New Cubs Righty Jharel Cotton Leaves You Plenty to Dream On, But Also a Reality to Discuss

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New Cubs Righty Jharel Cotton Leaves You Plenty to Dream On, But Also a Reality to Discuss

Chicago Cubs

A reclamation project is, by its very nature, a small odds proposition. Whatever the thing is you’re trying to do wouldn’t exist if it wasn’t at some low point, from which you are attempting to “reclaim” former value. That’s why the term is used so often for a particular type of baseball acquisition.

Hopeful fans frequently allow themselves to get excited by reclamation projects because they focus primarily on only two of the three elements of such an endeavor (it me, guilty). The two that get most of our time and attention: virtually no cost to take these swings, and really nice upside potential if the move hits. The one we probably don’t remind ourselves of enough: the chances are extremely remote that it actually all works out for the best.

So let me start with that third one when it comes to the Cubs’ latest reclamation acquisition, righty Jharel Cotton, whom the Cubs acquired for cash this weekend. The chances we see him pitching WELL in meaningful innings for the Cubs this or any future year are very slim. Consider that, the reason he was available at all is because the Oakland A’s had other guys they’d rather have on the 40-man roster at this point. They weren’t looking to trade him to capitalize on value – they were letting him go because they had determined the likelihood he would contribute as an Athletic had plummeted to near zero, and they weren’t going to tender him a contract on December 2.

Cotton, who turns 28 in January, has not pitched in the big leagues in two years, and has just 27.2 TOTAL innings pitched in the minors over those two years. Moreover, he’s thrown just 158.1 big league innings in his career … with a 4.95 ERA and even worse peripherals. He is arbitration-eligible this offseason, and, while he wouldn’t get much (projected for just a couple hundred thousand over the minimum), if the A’s were going to non-tender him anyway, might as well dump him on November 20 to open a roster spot.

(Note: It’s possible the Cubs acquired Cotton specifically in the hopes of signing him to a 2020 deal before the tender deadline, and, like what happened with Ronald Torreyes last year, if they don’t get a favorable deal done, they’ll non-tender him. Given the small projected salary and the non-guaranteed nature of arb-level contracts, I tend to think they intend to tender him. But I wanted to pop this into the discussion just to keep it on your radar.)

Cotton underwent Tommy John surgery in the spring of 2018, and then had a hamstring issue early in 2019 that ultimately required surgery in June. He was able to return to the AAA mound late in the year, but he got knocked around. The fact that the A’s were ready and willing to move on at that point, giving his 40-man spot to another player, is completely understandable, and underscores just how unlikely it is that he becomes “a guy” with the Cubs.

Of course, to the positive side, you are reminded of something we do actually see time and again in baseball: where a guy can no longer succeed in one organization, sometimes a new organization – a new set of eyes, a new series of communications, a new routine, a new pitch, etc. – can help him get there.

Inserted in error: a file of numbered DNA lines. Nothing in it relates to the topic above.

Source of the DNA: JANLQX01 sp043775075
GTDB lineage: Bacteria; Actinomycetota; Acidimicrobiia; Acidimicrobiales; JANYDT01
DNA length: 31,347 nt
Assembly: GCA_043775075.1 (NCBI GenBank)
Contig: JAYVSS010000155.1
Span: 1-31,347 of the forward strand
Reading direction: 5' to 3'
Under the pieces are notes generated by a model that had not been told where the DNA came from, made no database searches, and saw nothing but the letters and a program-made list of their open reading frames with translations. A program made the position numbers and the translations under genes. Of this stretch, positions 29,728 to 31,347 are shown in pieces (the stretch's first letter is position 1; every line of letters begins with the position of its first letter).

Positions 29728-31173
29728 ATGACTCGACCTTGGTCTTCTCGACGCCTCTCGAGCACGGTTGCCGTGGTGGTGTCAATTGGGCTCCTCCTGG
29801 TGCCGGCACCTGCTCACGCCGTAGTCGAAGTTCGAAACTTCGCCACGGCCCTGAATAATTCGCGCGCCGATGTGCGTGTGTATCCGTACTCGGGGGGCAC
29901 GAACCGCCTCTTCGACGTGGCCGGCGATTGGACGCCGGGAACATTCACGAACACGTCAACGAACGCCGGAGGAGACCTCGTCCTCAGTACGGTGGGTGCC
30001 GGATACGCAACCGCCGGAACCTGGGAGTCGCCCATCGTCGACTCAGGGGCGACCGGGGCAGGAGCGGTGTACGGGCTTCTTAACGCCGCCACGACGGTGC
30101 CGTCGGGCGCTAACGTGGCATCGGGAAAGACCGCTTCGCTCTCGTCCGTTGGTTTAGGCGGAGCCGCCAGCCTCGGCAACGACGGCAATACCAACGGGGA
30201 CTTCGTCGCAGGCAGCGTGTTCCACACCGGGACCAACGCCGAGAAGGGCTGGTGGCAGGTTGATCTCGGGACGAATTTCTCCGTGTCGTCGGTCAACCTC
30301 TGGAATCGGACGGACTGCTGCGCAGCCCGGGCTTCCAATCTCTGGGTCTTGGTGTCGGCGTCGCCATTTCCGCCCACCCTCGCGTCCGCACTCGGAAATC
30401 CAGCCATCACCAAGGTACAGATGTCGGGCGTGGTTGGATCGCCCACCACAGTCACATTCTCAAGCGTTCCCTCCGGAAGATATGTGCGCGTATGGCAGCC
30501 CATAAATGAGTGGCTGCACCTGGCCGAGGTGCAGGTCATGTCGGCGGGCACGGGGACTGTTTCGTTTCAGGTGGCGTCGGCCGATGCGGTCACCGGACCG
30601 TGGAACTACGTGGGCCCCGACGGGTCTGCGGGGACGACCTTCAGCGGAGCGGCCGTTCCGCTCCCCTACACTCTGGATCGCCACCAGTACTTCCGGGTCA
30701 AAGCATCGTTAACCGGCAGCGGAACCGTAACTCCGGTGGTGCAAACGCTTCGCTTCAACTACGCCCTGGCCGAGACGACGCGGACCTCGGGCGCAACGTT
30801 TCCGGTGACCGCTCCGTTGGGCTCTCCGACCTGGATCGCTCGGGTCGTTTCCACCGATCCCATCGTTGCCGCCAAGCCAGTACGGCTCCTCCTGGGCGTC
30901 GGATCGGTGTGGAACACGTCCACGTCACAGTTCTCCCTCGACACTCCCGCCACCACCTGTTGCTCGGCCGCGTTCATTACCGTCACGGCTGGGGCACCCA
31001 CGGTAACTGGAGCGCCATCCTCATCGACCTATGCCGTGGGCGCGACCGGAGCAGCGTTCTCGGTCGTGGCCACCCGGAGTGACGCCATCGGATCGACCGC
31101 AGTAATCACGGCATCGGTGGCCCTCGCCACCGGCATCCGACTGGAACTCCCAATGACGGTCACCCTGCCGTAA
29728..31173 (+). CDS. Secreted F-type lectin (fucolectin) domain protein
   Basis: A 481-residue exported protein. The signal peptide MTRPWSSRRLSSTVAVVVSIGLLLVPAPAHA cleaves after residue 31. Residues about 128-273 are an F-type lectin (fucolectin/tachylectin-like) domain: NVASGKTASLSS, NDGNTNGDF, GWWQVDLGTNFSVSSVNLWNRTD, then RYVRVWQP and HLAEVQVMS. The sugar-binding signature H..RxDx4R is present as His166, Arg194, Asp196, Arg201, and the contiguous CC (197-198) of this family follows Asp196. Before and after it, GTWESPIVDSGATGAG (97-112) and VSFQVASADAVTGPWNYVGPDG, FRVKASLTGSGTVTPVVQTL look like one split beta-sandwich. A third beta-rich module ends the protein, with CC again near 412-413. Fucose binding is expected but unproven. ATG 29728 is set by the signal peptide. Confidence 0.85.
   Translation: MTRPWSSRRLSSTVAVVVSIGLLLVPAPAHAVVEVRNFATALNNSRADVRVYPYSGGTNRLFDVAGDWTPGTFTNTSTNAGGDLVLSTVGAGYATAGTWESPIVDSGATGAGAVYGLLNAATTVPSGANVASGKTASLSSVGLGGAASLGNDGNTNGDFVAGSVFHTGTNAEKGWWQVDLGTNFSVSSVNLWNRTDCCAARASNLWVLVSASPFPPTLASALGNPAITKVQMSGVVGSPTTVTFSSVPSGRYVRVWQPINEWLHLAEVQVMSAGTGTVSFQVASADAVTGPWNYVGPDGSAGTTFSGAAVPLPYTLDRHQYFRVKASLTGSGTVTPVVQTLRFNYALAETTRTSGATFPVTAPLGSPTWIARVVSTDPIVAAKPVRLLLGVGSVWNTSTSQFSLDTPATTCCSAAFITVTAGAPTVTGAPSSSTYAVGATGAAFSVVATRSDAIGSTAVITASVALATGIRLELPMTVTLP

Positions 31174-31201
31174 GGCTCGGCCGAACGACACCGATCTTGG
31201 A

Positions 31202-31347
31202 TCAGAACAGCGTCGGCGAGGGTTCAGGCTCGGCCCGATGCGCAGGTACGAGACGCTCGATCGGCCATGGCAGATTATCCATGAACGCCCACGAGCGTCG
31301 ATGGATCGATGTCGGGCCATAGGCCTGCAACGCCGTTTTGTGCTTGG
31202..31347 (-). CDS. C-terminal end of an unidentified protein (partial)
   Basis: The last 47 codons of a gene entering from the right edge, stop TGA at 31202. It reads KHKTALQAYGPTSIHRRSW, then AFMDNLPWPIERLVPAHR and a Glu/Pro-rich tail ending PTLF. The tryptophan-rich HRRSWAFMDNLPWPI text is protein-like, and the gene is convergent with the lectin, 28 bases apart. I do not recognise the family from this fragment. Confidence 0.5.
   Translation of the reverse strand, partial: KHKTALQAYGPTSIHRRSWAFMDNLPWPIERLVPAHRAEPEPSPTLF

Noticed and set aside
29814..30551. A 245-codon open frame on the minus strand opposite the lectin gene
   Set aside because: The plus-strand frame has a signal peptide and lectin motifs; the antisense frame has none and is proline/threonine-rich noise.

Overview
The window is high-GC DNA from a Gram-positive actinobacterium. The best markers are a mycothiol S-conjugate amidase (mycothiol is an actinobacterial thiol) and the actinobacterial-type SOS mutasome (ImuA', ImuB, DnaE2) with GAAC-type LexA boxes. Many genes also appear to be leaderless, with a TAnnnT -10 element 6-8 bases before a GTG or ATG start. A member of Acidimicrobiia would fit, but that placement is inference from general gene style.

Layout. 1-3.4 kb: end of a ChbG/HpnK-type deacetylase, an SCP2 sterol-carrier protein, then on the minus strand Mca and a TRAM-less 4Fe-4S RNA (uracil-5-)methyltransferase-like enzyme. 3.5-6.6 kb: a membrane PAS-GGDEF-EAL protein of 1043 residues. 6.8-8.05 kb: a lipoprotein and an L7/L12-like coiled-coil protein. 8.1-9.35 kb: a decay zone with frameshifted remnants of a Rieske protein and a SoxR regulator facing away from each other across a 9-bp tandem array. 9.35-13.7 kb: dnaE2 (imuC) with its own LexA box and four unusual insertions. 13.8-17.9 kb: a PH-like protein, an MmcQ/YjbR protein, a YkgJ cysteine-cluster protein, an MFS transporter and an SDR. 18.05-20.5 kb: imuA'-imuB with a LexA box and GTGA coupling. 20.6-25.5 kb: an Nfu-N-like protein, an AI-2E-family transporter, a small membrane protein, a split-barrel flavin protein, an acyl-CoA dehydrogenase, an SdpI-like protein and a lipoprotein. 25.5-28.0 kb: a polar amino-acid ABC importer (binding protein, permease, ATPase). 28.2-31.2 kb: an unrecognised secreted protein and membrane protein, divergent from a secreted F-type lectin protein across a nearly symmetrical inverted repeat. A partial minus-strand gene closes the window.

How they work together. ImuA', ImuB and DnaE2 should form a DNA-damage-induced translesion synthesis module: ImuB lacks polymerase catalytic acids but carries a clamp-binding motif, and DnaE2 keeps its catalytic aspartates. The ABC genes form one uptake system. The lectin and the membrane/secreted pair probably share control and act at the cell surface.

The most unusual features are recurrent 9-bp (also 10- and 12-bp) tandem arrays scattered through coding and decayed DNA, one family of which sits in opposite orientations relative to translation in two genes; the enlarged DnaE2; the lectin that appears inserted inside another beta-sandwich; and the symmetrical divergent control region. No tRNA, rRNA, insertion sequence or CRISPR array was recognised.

And that’s why, I admit, I do still get stuck on the hopeful side when it comes to talented players that the Cubs get a chance to work with at virtually no cost. Because, for all his lost years in 2017, 2018, and 2019, Cotton’s arm talent is unquestioned. Why not see what can happen with a new organization?

To that end, the background on Cotton goes something like this: a heavily-scouted arm who was drafted twice, Cotton eventually signed with the Dodgers and reached AA in his first full professional season in 2013. From there, he had a pretty steady ascent up the prospecting ladder, and he was generally considered a back-end top 100 prospect by the end of 2016, the year he was traded to the A’s as a key part of the Rich Hill/Josh Reddick deadline package.

You wouldn’t really be too dissuaded by his rough 2017 season with the A’s – he was a rookie, given a job in the rotation right out of the gate, and he had some really nice starts that year interspersed with utter disasters. Kinda what you might expect for a talented rookie. Hopes were still very high for him heading into 2018 when his elbow popped. A hamstring setback later, and suddenly he was out of the big leagues for two straight years and that was that.

(Photo by Justin Edmonds/Getty Images)

When he’s healthy and right, Cotton can pair a good mid-90s fastball with an elite changeup, hence his gaudy strikeout rates in the minor leagues. Finding that good and consistently usable third pitch was the hump he didn’t quite clear before the injuries – he also throws a cutter and a curveball. He also had lost some of the minor league velocity in 2017 (he was sitting 93 mph), which makes you wonder about when the elbow issues actually started.

If he gets healthy and even if the third pitch never comes along, you could plausibly dream on a nice fastball/change reliever, especially if the velocity plays back up in relief. But, your reminder is that it’s unlikely. Reasonable to be excited about the possibility? Sure. But the context remains: unlikely.

Some more on Cotton from Bryan, who checked out what video was available from late in the year at AAA:

Author: Brett Taylor

Brett Taylor is the Editor and Lead Cubs Writer at Bleacher Nation, and you can find him on Twitter at @BleacherNation and @Brett_A_Taylor.